"In addition, sea ice that is thinner is more mobile and could exit the Arctic faster. In the worst case, these Arctic outflow surges can significantly change the densities of marine surface waters in the extreme North Atlantic. What happens then is hard to predict."
The scenario echoes the premise of a controversial 2004 disaster film, "The Day After Tomorrow," which depicted catastrophic cooling in Europe, dismissed by Dr. de Steur as Hollywood absurdity.
"Ice ages occur on geological time scales of tens of thousands of years," she says. "However, large regional changes could be in store if the ocean circulation changes."
Many scientists are concerned about the future of the ocean circulation system that carries heat north to moderate the European climate.
Essentially, as warm water flows from the tropics to the North Atlantic, it cools and increases in salinity, making it heavier. At the north end of the current, near southern Greenland, these currents are cooled strongly by the atmosphere. This cold, dense oxygenated water sinks and cascades like poured cream south along the sea floor. Further south, it warms and rises, lifting nutrients essential to the marine food chain in the process, then flows north again.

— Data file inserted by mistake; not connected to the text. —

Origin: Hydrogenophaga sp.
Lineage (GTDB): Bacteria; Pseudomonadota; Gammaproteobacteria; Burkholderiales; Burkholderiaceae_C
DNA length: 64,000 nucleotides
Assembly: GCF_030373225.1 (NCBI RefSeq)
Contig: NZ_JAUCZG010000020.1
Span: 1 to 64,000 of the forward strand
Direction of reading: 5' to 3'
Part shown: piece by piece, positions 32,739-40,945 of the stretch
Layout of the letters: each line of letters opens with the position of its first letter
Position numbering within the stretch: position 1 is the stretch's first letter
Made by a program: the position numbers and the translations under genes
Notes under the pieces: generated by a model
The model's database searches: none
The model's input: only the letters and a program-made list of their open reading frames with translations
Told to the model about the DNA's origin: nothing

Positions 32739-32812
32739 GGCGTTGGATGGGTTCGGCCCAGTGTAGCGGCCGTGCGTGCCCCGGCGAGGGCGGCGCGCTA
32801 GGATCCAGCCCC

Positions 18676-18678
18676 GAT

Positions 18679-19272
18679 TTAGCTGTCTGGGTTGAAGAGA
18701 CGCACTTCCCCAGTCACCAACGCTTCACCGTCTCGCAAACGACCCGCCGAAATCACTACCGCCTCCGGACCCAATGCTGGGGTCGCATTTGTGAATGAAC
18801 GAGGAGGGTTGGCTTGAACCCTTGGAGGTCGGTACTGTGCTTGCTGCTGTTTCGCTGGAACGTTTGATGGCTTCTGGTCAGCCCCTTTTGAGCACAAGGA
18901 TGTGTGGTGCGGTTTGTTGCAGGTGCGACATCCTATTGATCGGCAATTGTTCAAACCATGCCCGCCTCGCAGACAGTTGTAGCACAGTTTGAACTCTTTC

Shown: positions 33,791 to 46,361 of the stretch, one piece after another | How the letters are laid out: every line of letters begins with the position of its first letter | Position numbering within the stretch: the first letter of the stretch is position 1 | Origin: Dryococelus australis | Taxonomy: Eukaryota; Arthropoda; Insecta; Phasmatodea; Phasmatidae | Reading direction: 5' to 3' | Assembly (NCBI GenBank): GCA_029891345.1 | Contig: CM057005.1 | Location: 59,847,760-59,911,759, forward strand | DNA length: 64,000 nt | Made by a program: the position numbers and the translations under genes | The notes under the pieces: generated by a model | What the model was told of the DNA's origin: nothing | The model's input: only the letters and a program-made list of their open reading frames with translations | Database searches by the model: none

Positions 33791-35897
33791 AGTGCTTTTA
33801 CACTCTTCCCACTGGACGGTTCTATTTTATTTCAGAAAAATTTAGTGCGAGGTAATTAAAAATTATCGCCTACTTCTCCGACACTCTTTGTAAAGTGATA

It amounts to a giant "conveyor" known as the Atlantic Thermohaline Circulation, or THC.
The hypothesis is that additional ice melting throughout the Arctic region would dilute northern saltwater and alter its density, causing the conveyor to slow.
According to Detlef Quadfasel of the Hamburg University's climate centre, changes in the THC could be a
|Contact: Terry Collins|
Flanders Marine Institute (VLIZ)